Surgeon General's warning: This book is so good, you'll be hooked! Just kidding. It's an addictive read! Forgive me. Nell Zink is back with another charmingly idiosyncratic novel (and, in my opinion, her best) following last year's Mislaid and The Wallcreepers before that. It's calledNicotine. It's a story about family as well as the strange people in our lives who become like family. It's quick-witted, unafraid of modernity, and it comes highly recommended. The fact that each of her books have been written in only three weeks time is barely a portion of what makes Zink such an interesting voice in contemporary literature.— From Eric
November 2016 Indie Next List
“Zink excels at feel-good novels that, far from being sappy, are incredibly smart and laugh-out-loud funny. When recent college graduate Penny Baker inherits her hippie father's childhood house, she expects to find an abandoned ruin. Instead, she finds a house renovated and inhabited by squatters and falls desperately in love with one of them, something that does not go over well with her family. This deceptively simple premise allows Zink to return to some of her favorite themes of family and identity, as well as love, activism, and materialism, through the lives of unforgettable characters and hilarious situations. This book is a riot!”
— Pierre Camy (W), Schuler Books & Music, Grand Rapids, MI
The "wonderfully talented" (Dwight Garner, New York Times) author of Mislaid returns with a "heady, witty" (Booklist) novel of obsession, idealism, and ownership, centered around a young woman who inherits her bohemian father's childhood home.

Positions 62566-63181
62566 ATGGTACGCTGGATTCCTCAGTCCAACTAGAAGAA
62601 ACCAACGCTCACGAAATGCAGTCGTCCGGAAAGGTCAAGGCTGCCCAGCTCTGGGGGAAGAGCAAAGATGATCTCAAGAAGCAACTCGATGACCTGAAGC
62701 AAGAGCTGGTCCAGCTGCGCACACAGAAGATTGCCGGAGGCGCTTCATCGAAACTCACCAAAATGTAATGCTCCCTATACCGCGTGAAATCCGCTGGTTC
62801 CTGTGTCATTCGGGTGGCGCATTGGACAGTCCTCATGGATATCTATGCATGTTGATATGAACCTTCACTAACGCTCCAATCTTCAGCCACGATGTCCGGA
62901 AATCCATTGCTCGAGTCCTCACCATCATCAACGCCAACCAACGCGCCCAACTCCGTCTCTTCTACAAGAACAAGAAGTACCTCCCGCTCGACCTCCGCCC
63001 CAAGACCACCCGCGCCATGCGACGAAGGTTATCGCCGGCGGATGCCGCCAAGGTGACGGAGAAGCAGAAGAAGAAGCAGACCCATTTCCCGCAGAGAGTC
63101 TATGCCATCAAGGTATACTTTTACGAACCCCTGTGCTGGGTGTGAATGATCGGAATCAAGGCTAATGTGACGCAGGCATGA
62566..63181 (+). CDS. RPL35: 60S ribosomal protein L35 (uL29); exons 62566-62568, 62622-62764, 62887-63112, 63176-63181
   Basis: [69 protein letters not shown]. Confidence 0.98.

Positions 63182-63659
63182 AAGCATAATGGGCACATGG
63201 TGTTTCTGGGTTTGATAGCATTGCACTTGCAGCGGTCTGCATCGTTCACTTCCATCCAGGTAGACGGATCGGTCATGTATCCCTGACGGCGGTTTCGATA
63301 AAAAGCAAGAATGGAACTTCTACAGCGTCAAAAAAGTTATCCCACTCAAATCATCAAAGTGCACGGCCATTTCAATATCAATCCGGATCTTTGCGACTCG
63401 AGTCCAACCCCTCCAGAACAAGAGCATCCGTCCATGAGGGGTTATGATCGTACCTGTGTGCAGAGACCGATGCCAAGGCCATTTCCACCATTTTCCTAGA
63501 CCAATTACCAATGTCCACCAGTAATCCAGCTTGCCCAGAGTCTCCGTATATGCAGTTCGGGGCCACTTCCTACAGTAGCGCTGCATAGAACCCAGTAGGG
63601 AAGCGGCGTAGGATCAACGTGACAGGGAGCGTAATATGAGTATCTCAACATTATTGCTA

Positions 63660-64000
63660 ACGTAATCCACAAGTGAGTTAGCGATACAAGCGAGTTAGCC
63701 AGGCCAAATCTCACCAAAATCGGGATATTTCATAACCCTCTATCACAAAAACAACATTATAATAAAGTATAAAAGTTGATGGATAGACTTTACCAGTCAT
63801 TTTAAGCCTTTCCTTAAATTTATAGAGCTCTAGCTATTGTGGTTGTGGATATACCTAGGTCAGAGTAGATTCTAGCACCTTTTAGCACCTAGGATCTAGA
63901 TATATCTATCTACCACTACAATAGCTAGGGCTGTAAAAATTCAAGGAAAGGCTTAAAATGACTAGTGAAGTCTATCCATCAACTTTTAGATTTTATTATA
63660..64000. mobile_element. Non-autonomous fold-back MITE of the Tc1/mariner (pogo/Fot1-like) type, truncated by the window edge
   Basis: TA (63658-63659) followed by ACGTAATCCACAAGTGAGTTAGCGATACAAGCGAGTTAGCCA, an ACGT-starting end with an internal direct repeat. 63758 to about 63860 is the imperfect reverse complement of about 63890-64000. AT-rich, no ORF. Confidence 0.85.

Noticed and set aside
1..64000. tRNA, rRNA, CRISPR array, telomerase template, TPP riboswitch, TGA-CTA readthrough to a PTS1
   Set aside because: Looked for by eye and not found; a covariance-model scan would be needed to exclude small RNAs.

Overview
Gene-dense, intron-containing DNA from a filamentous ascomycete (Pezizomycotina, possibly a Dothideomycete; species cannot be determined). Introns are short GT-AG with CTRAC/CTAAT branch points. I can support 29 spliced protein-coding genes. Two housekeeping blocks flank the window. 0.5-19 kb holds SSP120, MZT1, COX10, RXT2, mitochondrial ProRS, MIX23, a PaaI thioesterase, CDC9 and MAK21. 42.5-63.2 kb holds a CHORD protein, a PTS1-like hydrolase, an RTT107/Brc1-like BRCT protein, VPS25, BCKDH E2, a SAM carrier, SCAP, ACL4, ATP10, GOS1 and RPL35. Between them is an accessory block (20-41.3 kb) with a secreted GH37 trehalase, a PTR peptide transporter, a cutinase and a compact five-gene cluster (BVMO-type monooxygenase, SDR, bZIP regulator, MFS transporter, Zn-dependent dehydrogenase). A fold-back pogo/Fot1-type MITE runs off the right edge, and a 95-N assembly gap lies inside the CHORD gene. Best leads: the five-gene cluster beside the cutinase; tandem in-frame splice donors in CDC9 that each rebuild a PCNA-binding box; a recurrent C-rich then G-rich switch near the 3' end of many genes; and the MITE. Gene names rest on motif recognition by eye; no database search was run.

Recent business school graduate Penny Baker has rebelled against her family her whole life--by being the conventional one. Her mother, Amalia, was a member of an Amazonian tribe called the Kogi; her much older father, Norm, long ago attained cult-like deity status among a certain group of aging hippies while operating a 'healing center' in New Jersey. And she's never felt particularly close to her much-older half-brothers from Norm's previous marriage-one wickedly charming and obscenely rich (but mostly just wicked), one a photographer on a distant tropical island.
But all that changes when her father dies, and Penny inherits his childhood home in New Jersey. She goes to investigate the property and finds it occupied by a group of friendly and charming anarchist squatters who have renamed the property Nicotine House. The residents of Nicotine House (defenders of smokers' rights) possess the type of passion and fervor Penny feels she's desperately lacking, and the other squatter houses in the neighborhood provide a sense of community she's never felt before. Penny soon moves into a nearby residence, becoming enmeshed in the political fervor and commitment of her fellow squatters.
As the Baker family's lives begin to converge around the fate of the Nicotine House, Penny grows ever bolder and more desperate to protect it-and its residents-until a fateful night when a reckless confrontation between her old family and her new one changes everything.